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September 2017 Issue
August 2017
JAZZIZ July Issue
June 2017

The Jazz Thieves

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The Genius of Tommy LiPuma

Tommy LiPuma 1936-2017

By Michael Fagien

 

Tommy LiPuma Bobblehead

A year before I launched JAZZIZ, I bought an LP — this was before the emergence of CDs — based on its cover alone. The album was Casino Lights—Recorded Live at Montreux, Switzerland, and it was easy to read the cover type: “featuring David Sanborn, Al Jarreau, Randy Crawford, Yellowjackets, Neil Larson, Buzz Feiten, Mike Mainieri and Larry Carlton.” How could this be? How could some of my favorite artists, with no obvious connection, be on one album. I bought the record, took it home, carefully slipped it out of the Warner Bros sleeve, cued up Side One on my Technics belt-driven turntable, reclined on the couch with my feet on the coffee table and read the liner notes. With my sight and sound senses turned all the way up, I found a commonality among these seemingly disparate jazz stars: Tommy LiPuma.

I became obsessed with LiPuma. I learned that beyond his Midas touch with so many artists I enjoyed, from Natalie Cole to Peabo Bryson to Everything But The Girl, he was also the mastermind behind George Benson’s Breezin’ and the producer of Michael Franks, Claus Ogerman, Michael Brecker, the Yellowjackets and many others. Further research revealed that LiPuma produced rocker Dave Mason’s hit first solo album, Barbra Streisand’s The Way We Were, as well as albums by Dan Hicks, Hugh Maskela and Leon Russell. Finally I realized that LiPuma wasn’t simply a jazz guy; he was a musical genius. To say the least, I was a big fan.

During the first decade of JAZZIZ, I’d occasionally run into Tommy at shows and conventions, but I didn’t get to know him well until we met at a showcase for a new artist that had just been signed by GRP. The show was at the now-defunct Five Spot in New York City, the jazz club that had showcased Coltrane and Monk the year I was born and that had once served as a gathering place for some of the world’s leading abstract expressionist painters. I stood with Tommy at the back of the club, and we discussed how the unknown Canadian artist we were watching onstage was going to rock the jazz world. I agreed to feature her on an upcoming cover — and that’s how Diana Krall first landed on a JAZZIZ cover.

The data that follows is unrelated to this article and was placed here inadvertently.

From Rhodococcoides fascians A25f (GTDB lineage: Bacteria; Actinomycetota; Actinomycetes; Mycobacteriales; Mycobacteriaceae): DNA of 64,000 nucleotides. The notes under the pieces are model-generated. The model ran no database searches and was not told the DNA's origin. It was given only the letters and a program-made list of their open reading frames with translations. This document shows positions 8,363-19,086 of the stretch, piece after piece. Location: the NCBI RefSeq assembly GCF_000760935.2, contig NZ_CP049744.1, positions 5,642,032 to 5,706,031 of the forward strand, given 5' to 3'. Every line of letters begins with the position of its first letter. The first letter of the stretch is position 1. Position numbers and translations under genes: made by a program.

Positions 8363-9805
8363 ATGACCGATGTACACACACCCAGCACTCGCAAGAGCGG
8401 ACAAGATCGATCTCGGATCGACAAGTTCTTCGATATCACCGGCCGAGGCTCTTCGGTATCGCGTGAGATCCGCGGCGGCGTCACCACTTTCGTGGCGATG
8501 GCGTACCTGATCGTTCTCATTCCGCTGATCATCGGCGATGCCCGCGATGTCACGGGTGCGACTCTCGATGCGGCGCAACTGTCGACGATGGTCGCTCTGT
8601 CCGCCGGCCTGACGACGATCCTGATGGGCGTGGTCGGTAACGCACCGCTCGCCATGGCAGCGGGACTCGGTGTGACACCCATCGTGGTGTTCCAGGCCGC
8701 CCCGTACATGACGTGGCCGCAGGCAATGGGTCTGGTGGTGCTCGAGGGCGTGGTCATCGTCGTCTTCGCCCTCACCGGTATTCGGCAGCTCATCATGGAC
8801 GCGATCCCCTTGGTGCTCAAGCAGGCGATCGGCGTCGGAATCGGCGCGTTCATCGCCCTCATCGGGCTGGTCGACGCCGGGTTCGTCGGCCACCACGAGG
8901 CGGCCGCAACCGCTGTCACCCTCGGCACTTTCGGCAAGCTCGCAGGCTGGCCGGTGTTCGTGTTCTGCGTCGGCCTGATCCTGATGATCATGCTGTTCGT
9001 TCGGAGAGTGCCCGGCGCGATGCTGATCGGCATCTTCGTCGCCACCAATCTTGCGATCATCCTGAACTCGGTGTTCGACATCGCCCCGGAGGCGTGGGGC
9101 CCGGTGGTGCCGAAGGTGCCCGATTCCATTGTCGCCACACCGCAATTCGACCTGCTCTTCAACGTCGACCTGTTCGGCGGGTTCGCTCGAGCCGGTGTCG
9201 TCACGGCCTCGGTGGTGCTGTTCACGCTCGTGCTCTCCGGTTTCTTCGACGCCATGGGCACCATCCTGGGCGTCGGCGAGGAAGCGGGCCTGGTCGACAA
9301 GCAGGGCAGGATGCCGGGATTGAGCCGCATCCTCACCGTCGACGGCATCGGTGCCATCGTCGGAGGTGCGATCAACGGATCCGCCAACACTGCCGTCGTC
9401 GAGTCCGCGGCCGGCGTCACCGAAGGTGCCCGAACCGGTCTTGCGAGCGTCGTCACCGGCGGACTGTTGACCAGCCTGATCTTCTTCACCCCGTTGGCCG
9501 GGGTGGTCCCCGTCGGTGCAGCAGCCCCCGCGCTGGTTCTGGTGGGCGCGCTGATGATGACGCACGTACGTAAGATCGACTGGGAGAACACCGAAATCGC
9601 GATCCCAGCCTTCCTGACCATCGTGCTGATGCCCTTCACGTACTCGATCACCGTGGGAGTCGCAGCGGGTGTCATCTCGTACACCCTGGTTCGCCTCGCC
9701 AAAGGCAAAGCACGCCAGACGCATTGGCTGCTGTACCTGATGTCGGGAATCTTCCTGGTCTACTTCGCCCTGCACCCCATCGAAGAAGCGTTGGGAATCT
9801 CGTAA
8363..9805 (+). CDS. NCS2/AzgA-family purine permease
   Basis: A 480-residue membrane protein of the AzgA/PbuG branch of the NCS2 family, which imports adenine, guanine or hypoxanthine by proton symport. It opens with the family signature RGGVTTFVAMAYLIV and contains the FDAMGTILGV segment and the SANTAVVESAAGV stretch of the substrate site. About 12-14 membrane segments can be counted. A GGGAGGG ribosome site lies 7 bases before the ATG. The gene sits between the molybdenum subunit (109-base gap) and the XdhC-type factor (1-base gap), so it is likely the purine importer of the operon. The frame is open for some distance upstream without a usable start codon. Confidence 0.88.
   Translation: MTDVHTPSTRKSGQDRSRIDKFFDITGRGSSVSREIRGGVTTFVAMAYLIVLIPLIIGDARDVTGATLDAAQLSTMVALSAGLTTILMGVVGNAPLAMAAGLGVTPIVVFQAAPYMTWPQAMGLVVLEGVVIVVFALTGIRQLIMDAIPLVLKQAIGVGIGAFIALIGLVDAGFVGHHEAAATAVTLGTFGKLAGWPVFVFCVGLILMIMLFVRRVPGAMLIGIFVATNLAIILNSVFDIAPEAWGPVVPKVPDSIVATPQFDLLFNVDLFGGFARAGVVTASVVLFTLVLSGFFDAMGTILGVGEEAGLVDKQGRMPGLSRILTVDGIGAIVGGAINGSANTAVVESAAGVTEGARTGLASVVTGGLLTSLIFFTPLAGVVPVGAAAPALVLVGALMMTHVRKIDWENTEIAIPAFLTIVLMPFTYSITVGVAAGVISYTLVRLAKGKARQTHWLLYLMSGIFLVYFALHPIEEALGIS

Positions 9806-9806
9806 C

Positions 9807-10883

When Tommy became the head of GRP Records in the Universal Music Group, he invited me to dinner in Manhattan, where he told great stories and shared his views on the future of jazz and other matters. It was the beginning of wonderful friendship. A few years later, I started a label with Lee Ritenour and Mark Wexler; it was a joint venture with the Verve Group at PolyGram and, as fate would have it, when Universal bought PolyGram, Tommy, figuratively, became my boss. One day he called while I was in Florida. In a choked-up voice, he asked me to come to New York to talk about the label.

When I arrived at his office, he was lying on the couch with his hands over his face, having stayed up all night working on Krall’s latest project. He told me that the newly merged Universal insisted on getting rid of all joint ventures, and he was mandated to buy me out and cut me loose. When he asked me what I wanted, I replied simply, “a lot of money, to keep the i.e. music brand and to be able to pick up any artists that Verve drops.” Without hesitation, he agreed to all of my requests. A few months later, I was leaving a midtown restaurant just as Tommy was arriving. We hugged and he asked me to stop by the next day. Of course I obliged. Soon after I arrived at his office, he asked if I was interested in working together again. When I reminded him that he had just recently ended our business relationship, he responded, “That was a corporate decision. I want to work with you guys.” Talk about feeling honored.

Since that time, Tommy and I have stayed in touch by email and text. Occasionally we’ve had long conversations on the phone, including when he was in the studio with Paul McCartney. Last year, when he and I were both in Washington D.C. for a “Jazz at the White House” event, we ran into each other at a downtown restaurant. I suggested we do a podcast together, which we scheduled for a few weeks later. That was the last time I saw Tommy.

A few weeks ago, I invited him to sit with me at the Michael Brecker Tribute at J@LC. But even though Krall was one of the featured performers, Tommy was in Los Angeles putting the final touches on her new album. Next thing I heard, he was in the hospital with pneumonia. On Monday morning, I woke up to the news that Tommy had died the previous night.

I was in tears taking my youngest kids to school that day (and as I write this). Even my 5- and 8-year-old girls know Tommy because his bobbing statue sits on my desk every day as a reminder that there are indeed wonderful and talented people that come into our lives and make the world a better place.

Read: Tommy: The Musical –feature on the life of Tommy LiPuma. Click Here

Listen to Tommy: The Musical podcast. Click Here

© 2017 JAZZIZ Publishing. All Rights Reserved.

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